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1Zumer, M. ; Clavel, G.: Extending the multilingual capacity of The European Liibrary : resuls & findings.
Abstract: Develop the European library network's localisation and multilingual capabilities, improving access for end-users through multi language interfaces and advanced search mechanisms in a standardised way
Inhalt: Vortrag "One more step towards the European digital library: International Conference, Deutsche Nationalbibliothek, Frankfurt am Main 31 January - 1 February 2008.
Themenfeld: Multilinguale Probleme
2Zumer, M. ; Clavel, G.: EDLproject : one more step towards the European digtial library.
Inhalt: Vortrag anläasslich des Workshops: "Extending the multilingual capacity of The European Library in the EDL project Stockholm, Swedish National Library, 22-23 November 2007".
3Clavel, G. ; Dale, P. ; Heiner-Freiling, M. ; Kunz, M. ; Landry, P. ; MacEwan, A. ; Naudi, M. ; Oddy, P. ; Saget, A.: CoBRA+ working group on multilingual subject access : final report.
London : CENL, 1999. 40 S.
Abstract: This final report defines the problem of multilingual subject access, summarises the work carried out by the CoBRA+ working group on multilingual subject access from autumn 1997 until February 1999 and its results, identifies and discusses issues to be resolved, and presents a proposal for a prototype to the directors of the institutions concerned. For a summary of results, and the proposal, see 'CoBRA+ working group on multilingual subject access: proposals for discussion, March 18th 1999. This report will be distributed to members of the CENL and posted on the GABRIEL website. Genevieve Clavel has compiled it on the basis of the group's reports, discussions within the group and comments provided by the partners.
Inhalt: Backgrund to the study: The question of multilingual access to bibliographic databases affects not only searchers in countries in which several languages are spoken such as Switzerland, but also all those who search material in databases containing material in more than one language, which is the case in the majority of scientific or research databases. he growth of networks means that we can easily access catalogues outside our own immediate circle - in another town, another country, another continent. In doing so we encounter problems concerning not only search interfaces, but also concerning subject access or even author access in another language. In France for example, each document, independently of the language in which it has been written, is indexed using a French-language subject heading language. Thus, in order to search by subject headings for documents written in English or German, held in the Bibliothèque nationale de France, the researcher from abroad has to master the French language. In theory, the indexer should be able to analyse a document and assign headings in his/her native language, while the user should be able to search in his/her native language. The language of the document itself should have no influence on the language of the subject heading language used for indexing nor on the language used for searching. (Practically speaking of course, there are restrictions, since there is a limit to the number of languages in which subject headings languages could be maintained and thus in which the user may search.) In the example below, we are concerned with three languages: German, French and English. If we can imagine a system in which there are equivalents among subject headings in these three languages, the following scenario may be envisaged: a German-speaking indexer will use German-language subject headings to index all the documents received, regardless of the language in which they are written. The user may search for these documents by entering subject headings in German, but also in French or in English, thanks to the equivalents that have been established, in French or in English without the necessity to know the other languages or the structure of the other SHLs. Ideally, this approach should not be confined to one database, but would allow the different databases to be brought together in virtual system: an English-speaking user in London should be able to search the database of the Deutsche Bibliothek in Frankfurt using English-language headings, and retrieving documents which have been indexed using the German subject headings' list.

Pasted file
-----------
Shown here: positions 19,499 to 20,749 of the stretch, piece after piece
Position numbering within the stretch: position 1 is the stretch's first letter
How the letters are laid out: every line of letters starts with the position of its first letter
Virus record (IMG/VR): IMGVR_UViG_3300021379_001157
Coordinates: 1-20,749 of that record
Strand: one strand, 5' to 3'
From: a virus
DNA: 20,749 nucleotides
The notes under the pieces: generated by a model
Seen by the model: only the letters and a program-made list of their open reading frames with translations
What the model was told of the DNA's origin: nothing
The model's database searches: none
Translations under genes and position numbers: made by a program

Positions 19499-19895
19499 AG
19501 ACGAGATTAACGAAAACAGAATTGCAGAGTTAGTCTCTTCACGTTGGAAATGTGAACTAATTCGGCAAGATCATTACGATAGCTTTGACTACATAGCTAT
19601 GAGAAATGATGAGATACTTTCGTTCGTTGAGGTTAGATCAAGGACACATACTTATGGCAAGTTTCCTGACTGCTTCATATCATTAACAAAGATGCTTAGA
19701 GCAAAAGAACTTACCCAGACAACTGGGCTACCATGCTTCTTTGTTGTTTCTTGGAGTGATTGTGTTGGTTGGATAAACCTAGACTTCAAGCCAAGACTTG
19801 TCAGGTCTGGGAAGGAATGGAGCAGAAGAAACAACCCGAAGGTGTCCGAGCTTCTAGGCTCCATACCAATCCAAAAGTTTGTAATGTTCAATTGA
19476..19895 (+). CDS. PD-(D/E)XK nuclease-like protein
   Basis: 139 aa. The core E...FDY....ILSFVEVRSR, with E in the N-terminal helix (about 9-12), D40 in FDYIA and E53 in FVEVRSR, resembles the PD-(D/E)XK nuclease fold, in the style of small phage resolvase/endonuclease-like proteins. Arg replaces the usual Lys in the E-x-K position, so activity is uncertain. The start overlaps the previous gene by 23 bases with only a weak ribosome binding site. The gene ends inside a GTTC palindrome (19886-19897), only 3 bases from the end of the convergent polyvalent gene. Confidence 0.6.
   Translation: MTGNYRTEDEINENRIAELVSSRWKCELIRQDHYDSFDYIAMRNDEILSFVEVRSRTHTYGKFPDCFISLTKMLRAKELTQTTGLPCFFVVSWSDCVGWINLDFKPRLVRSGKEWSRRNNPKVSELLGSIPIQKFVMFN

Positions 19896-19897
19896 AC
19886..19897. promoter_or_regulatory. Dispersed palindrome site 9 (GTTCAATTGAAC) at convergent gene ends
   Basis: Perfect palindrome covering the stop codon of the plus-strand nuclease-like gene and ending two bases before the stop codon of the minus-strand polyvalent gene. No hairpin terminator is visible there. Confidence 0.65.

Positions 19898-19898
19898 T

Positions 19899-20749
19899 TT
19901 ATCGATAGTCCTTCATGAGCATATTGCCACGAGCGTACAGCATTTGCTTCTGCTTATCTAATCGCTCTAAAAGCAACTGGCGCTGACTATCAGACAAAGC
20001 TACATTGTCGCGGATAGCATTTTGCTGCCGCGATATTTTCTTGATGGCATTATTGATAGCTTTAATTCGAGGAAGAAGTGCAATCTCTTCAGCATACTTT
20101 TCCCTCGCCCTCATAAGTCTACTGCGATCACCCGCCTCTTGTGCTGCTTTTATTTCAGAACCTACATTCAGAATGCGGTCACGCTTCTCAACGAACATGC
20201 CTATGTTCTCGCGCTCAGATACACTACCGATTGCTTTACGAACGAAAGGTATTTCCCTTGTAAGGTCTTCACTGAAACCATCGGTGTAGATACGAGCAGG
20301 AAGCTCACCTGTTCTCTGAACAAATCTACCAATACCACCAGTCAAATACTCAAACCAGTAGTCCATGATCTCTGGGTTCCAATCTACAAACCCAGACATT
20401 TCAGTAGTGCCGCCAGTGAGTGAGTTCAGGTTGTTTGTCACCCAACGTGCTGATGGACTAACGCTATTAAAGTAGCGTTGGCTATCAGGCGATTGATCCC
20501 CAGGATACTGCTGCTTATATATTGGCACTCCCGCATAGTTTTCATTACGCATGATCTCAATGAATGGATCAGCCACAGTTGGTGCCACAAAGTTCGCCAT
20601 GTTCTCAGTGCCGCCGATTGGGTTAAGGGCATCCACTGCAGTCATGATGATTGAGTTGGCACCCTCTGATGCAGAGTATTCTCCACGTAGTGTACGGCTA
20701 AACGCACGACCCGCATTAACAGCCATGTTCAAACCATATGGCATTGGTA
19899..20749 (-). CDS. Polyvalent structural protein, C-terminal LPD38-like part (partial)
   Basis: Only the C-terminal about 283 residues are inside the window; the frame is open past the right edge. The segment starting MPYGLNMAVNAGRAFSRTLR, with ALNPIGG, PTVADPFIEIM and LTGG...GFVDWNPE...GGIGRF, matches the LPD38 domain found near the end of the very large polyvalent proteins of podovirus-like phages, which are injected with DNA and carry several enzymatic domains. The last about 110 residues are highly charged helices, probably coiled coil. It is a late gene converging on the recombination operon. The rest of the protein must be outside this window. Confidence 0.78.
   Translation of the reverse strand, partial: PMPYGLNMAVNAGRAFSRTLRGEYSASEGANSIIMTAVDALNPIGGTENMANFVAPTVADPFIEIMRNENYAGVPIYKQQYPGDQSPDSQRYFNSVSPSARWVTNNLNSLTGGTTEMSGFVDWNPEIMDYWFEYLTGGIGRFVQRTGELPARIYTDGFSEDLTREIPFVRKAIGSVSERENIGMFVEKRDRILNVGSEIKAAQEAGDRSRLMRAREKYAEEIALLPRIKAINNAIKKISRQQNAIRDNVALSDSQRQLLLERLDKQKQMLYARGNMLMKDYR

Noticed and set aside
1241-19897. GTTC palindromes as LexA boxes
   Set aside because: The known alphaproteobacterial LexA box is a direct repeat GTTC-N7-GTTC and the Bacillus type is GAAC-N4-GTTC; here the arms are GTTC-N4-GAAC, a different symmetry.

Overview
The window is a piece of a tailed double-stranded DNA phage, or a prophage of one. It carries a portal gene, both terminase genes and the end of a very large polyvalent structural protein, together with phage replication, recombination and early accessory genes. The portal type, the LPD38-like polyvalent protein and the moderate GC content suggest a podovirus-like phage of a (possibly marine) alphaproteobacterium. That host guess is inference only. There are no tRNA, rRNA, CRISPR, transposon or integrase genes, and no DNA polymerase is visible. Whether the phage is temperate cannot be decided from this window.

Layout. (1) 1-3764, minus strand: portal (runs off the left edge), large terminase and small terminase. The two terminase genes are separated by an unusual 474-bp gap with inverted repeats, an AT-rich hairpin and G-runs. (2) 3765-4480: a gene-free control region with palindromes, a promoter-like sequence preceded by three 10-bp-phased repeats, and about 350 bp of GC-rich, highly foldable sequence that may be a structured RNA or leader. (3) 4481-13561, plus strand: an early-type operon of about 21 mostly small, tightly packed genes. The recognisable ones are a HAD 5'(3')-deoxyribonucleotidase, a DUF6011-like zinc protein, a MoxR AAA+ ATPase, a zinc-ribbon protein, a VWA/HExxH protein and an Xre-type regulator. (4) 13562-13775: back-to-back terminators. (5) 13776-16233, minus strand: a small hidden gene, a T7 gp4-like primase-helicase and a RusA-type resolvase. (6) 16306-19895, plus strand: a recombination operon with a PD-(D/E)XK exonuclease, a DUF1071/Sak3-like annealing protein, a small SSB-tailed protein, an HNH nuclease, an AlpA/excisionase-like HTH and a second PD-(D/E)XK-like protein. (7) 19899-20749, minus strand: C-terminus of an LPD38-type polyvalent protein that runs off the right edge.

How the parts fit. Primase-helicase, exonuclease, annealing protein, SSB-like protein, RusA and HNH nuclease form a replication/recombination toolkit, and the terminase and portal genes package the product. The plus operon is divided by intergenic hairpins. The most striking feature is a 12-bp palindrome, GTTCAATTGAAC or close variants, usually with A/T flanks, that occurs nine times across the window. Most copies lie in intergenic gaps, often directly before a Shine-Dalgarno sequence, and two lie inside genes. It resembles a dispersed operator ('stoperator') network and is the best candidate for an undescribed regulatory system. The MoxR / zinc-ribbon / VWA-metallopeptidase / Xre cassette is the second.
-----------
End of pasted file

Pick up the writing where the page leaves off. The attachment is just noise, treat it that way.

Anmerkung: Vgl. auch: http://www.bl.uk/information/finrap3.html
Themenfeld: Multilinguale Probleme
4Clavel, G. ; Walther, F. ; Walther, J.: Indexation automatique de fonds bibliotheconomiques.
In: ARBIDO-R. 8(1993) no.1, S.13-19.
Abstract: A discussion of developments to date in the field of computerized indexing, based on presentations given at a seminar held at the Institute of Policy Studies in Paris in Nov 91. The methods tested so far, based on a linguistic approach, whether using natural language or special thesauri, encounter the same central problem - they are only successful when applied to collections of similar types of documents covering very specific subject areas. Despite this, the search for some sort of universal indexing metalanguage continues. In the end, computerized indexing works best when used in conjunction with manual indexing - ideally in the hands of a trained library science professional, who can extract the maximum value from a collection of documents for a particular user population
Themenfeld: Automatisches Indexieren